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Famous Samians

Many notable people were born or lived in Samos in the Antiquity.

The philosopher Pythagoras, Aesop and Epicurus are the well-known ones. The historian Heredotus also lived in Samos for a time.

Pythagoras: Pythagoras the Samian lived between 570 BC- 500 BC. He was born in Samos and travelled during his youth seeking knowledge. He went to Egypt which was a centre for mathematics. Then he moved to Croton, a city of Magna Graecia (Great Greece) which is located in today’s southern Italy. He taught his philosophy at his school which was close to the idea of Ying Yang as the universe is the combination of the opposites fighting with each other. The Pythagoreans, the members of his school, studied his mathematical principles. His famous geometrical Pythagorean theorem is that “the sum of the areas of the two squares on the legs equals the area of the square on the hypotenuse (a2 +b2 = c2). “

The town Tigani was renamed as Pythagorion in 1955 in honour of the famous mathematician and philosopher Pythagoras. See also Pythagorion Museum in Samos.

Epicurus: Ancient Greek philosopher Epicurus lived between 341 BC-270 BC. He was the son of an Athenian family who moved to Samos. He lived in Samos until he was 18 and after then moved to Athens. As the founder of the Epicureanism school of philosophy namely “The Garden” in Athens, the main purpose of his philosophy is to reach happiness. His disciplines explain the eternality of the universe and all the happenings in the real world are the motions and interactions of the atoms - a guide to modern science. The school searches the way to happiness. The right action cannot be without the right knowledge .The relationship between pain and the pleasure are the measures of the good and evil, which are the basis of the right knowledge.

Aesop: The very famous Greek storyteller Aesop lived in Samos around 6 BC. as the slave of a merchant namely Xanthus. He travelled to various cities when he was freed. The records of his life and his narrations are, however, uncertain. His fables were first collected by Demetrios of Phaleros in 4 BC, then by Phaedrus in Latin in 1 AD and by Babrios in Greek. The main characters of his stories were the animals which were the great inspiration of French La Fontaine’s fables.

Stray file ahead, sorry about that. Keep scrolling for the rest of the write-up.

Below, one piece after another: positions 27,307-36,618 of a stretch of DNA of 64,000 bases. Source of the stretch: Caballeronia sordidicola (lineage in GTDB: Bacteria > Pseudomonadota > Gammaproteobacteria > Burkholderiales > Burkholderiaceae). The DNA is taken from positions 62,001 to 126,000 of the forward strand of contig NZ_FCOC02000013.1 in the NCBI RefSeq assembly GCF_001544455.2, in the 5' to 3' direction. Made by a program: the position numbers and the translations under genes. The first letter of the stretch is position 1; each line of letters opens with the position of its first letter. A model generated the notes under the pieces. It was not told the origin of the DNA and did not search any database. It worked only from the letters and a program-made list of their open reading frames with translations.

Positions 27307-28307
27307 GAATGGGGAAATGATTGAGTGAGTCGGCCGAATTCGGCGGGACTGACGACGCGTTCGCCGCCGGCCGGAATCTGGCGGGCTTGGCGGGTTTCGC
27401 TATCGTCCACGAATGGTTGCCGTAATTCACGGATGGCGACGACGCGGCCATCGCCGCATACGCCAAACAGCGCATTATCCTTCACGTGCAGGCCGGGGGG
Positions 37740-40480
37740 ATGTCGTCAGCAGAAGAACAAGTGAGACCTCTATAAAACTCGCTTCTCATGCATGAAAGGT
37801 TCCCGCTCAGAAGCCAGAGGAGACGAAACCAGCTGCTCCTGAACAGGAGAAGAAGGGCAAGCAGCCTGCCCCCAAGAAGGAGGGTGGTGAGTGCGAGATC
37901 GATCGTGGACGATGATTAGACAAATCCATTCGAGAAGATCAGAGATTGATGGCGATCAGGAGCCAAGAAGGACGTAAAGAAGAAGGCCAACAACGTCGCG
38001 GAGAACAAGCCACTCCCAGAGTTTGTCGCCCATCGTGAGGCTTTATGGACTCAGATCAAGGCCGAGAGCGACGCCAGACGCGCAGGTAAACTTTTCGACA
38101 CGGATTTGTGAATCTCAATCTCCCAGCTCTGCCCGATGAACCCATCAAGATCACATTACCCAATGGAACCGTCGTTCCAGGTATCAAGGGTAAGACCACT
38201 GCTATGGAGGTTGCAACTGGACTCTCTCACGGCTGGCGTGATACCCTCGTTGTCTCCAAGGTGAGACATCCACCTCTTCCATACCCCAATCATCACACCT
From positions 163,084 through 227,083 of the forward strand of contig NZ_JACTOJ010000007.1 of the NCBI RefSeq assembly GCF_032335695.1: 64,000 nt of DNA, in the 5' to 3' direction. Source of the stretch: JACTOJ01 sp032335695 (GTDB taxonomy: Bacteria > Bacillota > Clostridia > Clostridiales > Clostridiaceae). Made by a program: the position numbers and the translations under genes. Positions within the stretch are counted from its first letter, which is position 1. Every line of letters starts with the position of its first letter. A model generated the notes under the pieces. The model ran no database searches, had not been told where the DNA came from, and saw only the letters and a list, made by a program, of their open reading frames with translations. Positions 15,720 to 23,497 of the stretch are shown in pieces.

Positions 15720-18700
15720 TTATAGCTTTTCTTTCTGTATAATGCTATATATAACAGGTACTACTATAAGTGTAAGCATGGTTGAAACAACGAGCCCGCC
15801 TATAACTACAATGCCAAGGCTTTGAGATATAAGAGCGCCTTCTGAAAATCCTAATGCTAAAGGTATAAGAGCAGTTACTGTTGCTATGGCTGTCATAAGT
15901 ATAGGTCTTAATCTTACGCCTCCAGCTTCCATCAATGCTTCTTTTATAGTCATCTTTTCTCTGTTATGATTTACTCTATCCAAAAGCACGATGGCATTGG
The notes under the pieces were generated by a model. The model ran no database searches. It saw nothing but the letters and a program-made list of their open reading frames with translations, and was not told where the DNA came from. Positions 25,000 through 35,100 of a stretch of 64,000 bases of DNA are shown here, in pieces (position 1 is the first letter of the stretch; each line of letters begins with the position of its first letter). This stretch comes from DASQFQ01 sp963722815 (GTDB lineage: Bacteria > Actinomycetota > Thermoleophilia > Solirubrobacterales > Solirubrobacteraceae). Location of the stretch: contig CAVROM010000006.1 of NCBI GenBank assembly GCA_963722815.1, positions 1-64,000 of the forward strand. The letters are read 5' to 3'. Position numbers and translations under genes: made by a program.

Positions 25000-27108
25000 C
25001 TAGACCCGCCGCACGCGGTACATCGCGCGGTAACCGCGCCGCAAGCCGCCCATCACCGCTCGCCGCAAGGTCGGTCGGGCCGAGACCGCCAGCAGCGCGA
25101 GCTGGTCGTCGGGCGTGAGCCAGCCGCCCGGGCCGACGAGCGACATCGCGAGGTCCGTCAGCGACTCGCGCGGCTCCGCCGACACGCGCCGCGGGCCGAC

Aristarchus: Lived between 310 BC-230 BC, Aristarchus of Samos was the Greek astronomer. His idea stating that “The planets are turning around the sun and, therefore, the sun is the centre, not the earth” were first rejected , but then his heliocentric theory was brought back to life by Copernicus 1800 years later.

Herodotus: The Greek historian Herodotus was born in Halicarnassus (today’s Bodrum,Turkey) lived between 484 BC–425 BC. As he was exiled from Halicarnassus due to a coup against the king, he lived in various cities including Samos. His stories about the wars, political events and more in foreign lands attacted the audiences. He narrated the Greco-Persian Wars in his valuable work of “The Histories”. Although the exaggerated style of Herodotus was criticised as it raised doubts about its accuracy, he was known as the father of history.

Rhoecus: The Samian sculptor Rhoecus lived in the 6th centuy BC. His famous works were the temple of Hera in Samos, which was later damaged by fire, marble night figure formerly located in the Temple of Artemis of Ephesus.